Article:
Major Donald Bruce: asked the Minister of National Insurance what was the average number of people drawing basic public assistance in Great Britain for the years 1919–23, 1935–39 and 1945–49. respectively.
Major Donald Bruce: Is it the case of the hon. Gentleman that the ordinary worker is now much better off, and has been for the last four years, under a Labour Administration?
Major Donald Bruce: The hon. Gentleman agrees—
Major Donald Bruce: I looked at the faces of hon. Members opposite while the hon. Member for Chippenham (Mr. Eccles) was speaking. I did not see there the usual undivided enthusiasm with which they customarily greet his remarks, because for quite a considerable portion of the day hon. Members opposite have been showing how difficult it is to make profits, what enterprise and drive are required to make them and...
Major Donald Bruce: Since the hon. Gentleman asks me, I most certainly have considered that, and my hon. Friends have been considering it for a number of years. The particular point I was addressing myself to was the question of an appreciation by a section of our community, of a social responsibility that should rise a little higher than personal profit and personal gain.
Major Donald Bruce: Tell that to your Fleet Street pals.
Major Donald Bruce: rose—
Major Donald Bruce: Would the hon. and gallant Gentleman say what conditions were attached to these sterling balances by the right hon. Member for Woodford (Mr. Churchill) at the time that the obligations were originally incurred?
Major Donald Bruce: Would the hon. Gentleman mind saying when he thinks the pound ought to have been devalued?
Major Donald Bruce: asked the Secretary of State for War whether he will publish a summary showing the reforms instituted in the Army since the end of the war affecting pay, status, conditions of service, and amenities at home and abroad.
Major Donald Bruce: asked the Minister of Labour how many working days have been lost through industrial disputes since the end of the war; and how many were lost during the comparable period after the 1914–18 war.
Major Donald Bruce: asked the Minister of Labour whether he can give an estimate of the number of insured workers now entitled to an annual holiday with pay of at least one working week; and whether he can give an estimate of the number so entitled in 1938 to 1939.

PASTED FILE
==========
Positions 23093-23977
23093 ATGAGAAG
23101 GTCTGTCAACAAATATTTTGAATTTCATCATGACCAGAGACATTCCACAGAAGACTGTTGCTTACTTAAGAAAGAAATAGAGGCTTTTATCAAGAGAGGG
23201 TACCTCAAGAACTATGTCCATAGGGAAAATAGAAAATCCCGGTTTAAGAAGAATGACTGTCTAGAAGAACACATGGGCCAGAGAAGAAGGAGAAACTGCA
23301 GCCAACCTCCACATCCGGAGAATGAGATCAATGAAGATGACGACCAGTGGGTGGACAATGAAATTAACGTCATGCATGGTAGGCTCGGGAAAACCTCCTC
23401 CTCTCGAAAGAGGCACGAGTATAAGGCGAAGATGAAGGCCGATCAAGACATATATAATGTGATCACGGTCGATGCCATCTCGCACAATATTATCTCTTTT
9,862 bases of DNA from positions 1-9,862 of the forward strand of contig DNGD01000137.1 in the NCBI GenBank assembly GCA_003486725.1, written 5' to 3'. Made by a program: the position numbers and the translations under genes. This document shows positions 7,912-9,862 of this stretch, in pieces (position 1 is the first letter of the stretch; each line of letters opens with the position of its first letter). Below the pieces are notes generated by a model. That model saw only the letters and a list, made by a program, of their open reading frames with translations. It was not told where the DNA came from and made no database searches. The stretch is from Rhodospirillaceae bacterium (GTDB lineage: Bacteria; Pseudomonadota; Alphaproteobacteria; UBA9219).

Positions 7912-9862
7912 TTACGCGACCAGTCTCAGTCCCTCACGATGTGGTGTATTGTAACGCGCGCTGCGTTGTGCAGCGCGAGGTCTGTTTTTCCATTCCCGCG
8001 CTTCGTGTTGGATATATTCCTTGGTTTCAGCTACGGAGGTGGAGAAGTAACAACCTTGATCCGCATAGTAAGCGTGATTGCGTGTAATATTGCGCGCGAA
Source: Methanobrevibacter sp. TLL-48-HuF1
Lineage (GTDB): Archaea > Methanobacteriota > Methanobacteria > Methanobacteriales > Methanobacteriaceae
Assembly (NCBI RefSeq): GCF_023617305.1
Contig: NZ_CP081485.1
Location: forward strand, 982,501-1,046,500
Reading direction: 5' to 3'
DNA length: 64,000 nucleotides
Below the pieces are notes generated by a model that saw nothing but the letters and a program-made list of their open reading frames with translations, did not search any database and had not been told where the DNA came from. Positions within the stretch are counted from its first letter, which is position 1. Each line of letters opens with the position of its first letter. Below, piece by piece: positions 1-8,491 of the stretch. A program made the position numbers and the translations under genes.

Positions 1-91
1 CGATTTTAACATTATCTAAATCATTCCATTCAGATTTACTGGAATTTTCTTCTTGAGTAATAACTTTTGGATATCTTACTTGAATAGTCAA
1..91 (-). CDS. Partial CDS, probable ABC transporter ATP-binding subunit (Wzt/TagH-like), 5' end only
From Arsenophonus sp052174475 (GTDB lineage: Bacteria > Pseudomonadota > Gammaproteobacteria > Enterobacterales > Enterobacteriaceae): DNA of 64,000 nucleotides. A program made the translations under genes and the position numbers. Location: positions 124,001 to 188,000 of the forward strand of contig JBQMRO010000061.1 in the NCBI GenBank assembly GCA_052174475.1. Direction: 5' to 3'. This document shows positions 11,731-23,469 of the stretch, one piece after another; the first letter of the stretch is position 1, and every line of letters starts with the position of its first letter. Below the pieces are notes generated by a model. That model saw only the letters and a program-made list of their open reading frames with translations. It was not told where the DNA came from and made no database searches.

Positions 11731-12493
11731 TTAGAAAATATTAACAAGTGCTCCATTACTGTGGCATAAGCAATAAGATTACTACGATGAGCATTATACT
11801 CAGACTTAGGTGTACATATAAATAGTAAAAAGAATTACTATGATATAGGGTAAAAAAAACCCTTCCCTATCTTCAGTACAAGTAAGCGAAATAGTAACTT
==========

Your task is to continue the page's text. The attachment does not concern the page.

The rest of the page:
Major Donald Bruce: Will my right hon. Friend agree that there is some connection between the answer to this Question and the answer to the previous Question?
Major Donald Bruce: Is my right hon. Friend aware that we no longer see them begging in the streets as we did after the first world war?
Major Donald Bruce: asked the Minister of National Insurance whether he will state the total amount of unemployment benefits disbursed in the year 1938; give an estimate of what the disbursements would have been in 1938 had the current rates of benefit been then in force; and the total benefits granted in respect of unemployment in the year ended 5th July, 1949.
Major Donald Bruce: Does not my right hon. Friend realise that although the payments for the individual unemployed person have gone up, the total expenditure has gone down, and does not he agree that this is the finest way of economising in the use of the taxpayers' money?
Major Donald Bruce: asked the Chancellor of the Exchequer what measures are currently in force to ensure that exports of capital from Britain to the rest of the sterling area do not result in a drain on our gold and dollar resources; whether he is satisfied with these measures; and what steps he proposes to take to reinforce them.
Major Donald Bruce: asked the Chancellor of the Exchequer what is the total amount to date of aid granted by Great Britain to other countries since the end of the war, distinguishing between amounts loaned, outright gifts or grants, and grants made under the Intra-European Payments Scheme.
Major Donald Bruce: What would the hon. Member have done?
Major Donald Bruce: His own leader was there.